Written by Wally Wallace Tuesday, 23 April 2013 13:53
Paul Components has been one of Bikeman's favorites for a long time now. Watching the company grow steadily since the early 90's by way of their solid designs and good old fashioned "Made in the USA" quality has been awesome. With so many awesome parts in their repertoire we couldn't review them all, so we picked the Love Lever, Touring Cantis, Chain Keeper, and Melvin for today's post.
Paul Component Love Lever-
Pictured here is the venerable Paul Component Love Lever Compact. Every time I see these on a bike I'm taken aback at just how cool they look. And how snappy they feel...regardless of whether or not they're hooked up to a pair of Paul Component MotoLites or Avid BB-7 mechanical disc brakes. The actuation is so smooth and the lever feel so right you'd be remiss to not cherish these levers forever.
Paul Component Touring Canti
Bikeman sells a ton of these...it's almost ridiculous. The touring canti in the rear paired up with a set of Paul Component Neo-Retro's up front has long been considered the ultimate set up for Cyclocross. Having the Touring in the rear lessens the stopping power (you don't need as much out back) and allows for more heel clearance while the Neo Retro up front gives greater stopping power. The tension adjustment is money, and the fit and finish of these brakes is phenomenal.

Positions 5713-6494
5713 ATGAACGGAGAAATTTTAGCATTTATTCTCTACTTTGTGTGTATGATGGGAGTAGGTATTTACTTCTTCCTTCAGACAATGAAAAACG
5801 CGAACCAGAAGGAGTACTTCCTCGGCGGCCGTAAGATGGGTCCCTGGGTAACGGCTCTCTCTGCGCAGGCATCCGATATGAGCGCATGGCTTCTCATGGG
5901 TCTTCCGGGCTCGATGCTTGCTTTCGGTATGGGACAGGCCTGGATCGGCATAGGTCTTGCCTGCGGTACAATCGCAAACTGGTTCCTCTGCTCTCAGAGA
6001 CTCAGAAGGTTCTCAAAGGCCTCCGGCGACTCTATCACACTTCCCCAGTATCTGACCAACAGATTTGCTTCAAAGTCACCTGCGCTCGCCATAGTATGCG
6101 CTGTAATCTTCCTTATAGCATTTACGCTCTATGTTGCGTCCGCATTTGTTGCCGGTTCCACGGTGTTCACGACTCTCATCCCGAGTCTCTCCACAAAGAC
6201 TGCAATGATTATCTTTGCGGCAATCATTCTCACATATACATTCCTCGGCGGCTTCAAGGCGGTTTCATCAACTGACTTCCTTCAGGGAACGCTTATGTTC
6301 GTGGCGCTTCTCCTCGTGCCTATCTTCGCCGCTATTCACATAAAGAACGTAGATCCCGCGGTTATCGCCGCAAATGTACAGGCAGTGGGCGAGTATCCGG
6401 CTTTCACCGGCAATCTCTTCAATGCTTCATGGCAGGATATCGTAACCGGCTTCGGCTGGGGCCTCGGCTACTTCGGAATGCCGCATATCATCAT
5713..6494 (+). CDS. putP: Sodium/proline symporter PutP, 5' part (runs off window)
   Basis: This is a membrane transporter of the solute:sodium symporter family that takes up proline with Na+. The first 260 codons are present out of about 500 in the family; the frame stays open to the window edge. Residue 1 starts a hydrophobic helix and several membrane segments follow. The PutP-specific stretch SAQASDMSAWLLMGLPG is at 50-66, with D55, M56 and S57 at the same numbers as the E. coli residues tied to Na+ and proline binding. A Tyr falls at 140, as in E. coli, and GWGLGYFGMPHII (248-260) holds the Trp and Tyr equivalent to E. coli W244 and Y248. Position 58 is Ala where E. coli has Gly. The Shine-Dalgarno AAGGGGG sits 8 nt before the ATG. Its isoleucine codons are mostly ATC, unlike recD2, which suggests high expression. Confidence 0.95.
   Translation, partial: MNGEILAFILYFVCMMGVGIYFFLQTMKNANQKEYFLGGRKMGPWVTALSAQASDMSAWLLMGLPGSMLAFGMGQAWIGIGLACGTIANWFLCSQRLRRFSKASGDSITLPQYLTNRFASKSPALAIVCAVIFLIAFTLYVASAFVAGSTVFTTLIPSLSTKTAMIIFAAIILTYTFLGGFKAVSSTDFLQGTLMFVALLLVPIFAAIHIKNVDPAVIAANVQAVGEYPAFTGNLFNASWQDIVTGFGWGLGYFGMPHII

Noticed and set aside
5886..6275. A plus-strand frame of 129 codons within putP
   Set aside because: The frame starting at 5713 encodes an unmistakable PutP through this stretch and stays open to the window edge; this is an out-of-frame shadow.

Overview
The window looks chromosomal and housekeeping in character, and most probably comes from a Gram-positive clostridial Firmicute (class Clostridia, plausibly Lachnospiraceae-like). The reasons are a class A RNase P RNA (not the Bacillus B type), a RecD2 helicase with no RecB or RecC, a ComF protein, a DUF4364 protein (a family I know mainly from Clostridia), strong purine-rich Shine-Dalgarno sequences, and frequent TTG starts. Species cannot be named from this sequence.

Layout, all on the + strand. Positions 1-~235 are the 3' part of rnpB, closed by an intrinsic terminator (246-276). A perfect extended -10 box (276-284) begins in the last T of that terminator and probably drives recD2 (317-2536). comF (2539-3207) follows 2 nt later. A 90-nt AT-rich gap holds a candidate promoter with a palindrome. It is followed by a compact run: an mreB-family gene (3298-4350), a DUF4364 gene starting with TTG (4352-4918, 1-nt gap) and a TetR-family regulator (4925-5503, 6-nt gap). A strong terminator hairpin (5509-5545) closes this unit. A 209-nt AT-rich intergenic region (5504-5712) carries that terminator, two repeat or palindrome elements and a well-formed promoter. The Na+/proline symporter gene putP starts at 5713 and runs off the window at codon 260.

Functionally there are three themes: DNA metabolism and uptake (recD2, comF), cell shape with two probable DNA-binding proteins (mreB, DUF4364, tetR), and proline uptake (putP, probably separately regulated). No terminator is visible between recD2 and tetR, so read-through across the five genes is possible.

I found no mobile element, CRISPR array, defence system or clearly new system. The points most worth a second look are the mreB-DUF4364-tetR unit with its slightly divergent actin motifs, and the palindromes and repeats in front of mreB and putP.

Paul Component Direct Mount Chain Keeper
If you want to run a 1X drivetrain you'll need something to keep your chain in contact the front chainring through the rough stuff. Enter the Chainkeeper. Pictured here is the direct mount version, perfect for bikes with high mount front derailluer braze ons as is commonly found on full suspension bikes these days. The other options include a seat tube direct mount for 28.6, 31.8, 35.0 and a BB Mount option as well.
Paul Component Melvin Chain Tensioner
Most people who are turning a bike with vertical drop outs will need a chain tensioner of some kind to take up the slack chain. The Melvin will do that, but honestly a single wheeled tensioner is a better choice. Where the Melvin shines is in situations where you have a single gear in the rear and 2-3 rings up front. You know, a "dingle" or "tringle" speed. Bikeman has built up a few and they work quite well. You can even run the "suicide" style, ie with no front derailluer, and down shift by nudging the chain off the big ring with your foot to down shift and then pull it back up onto the big ring with your finger for upshifts. It is also a great option for running a double or triple in conjunction with an internally geared rear hub. Chew on that for a bit, Bikeman is sure you have a franken-commuter somewhere that is worthy of such one-offery.
And that's just a drop in the bucket. Paul makes awesome hubs, cranks, front cargo baskets, tons more brakes, thumb shifter conversion kits, and a variety of other tasty widgets you should check out. Your bike will thank you!
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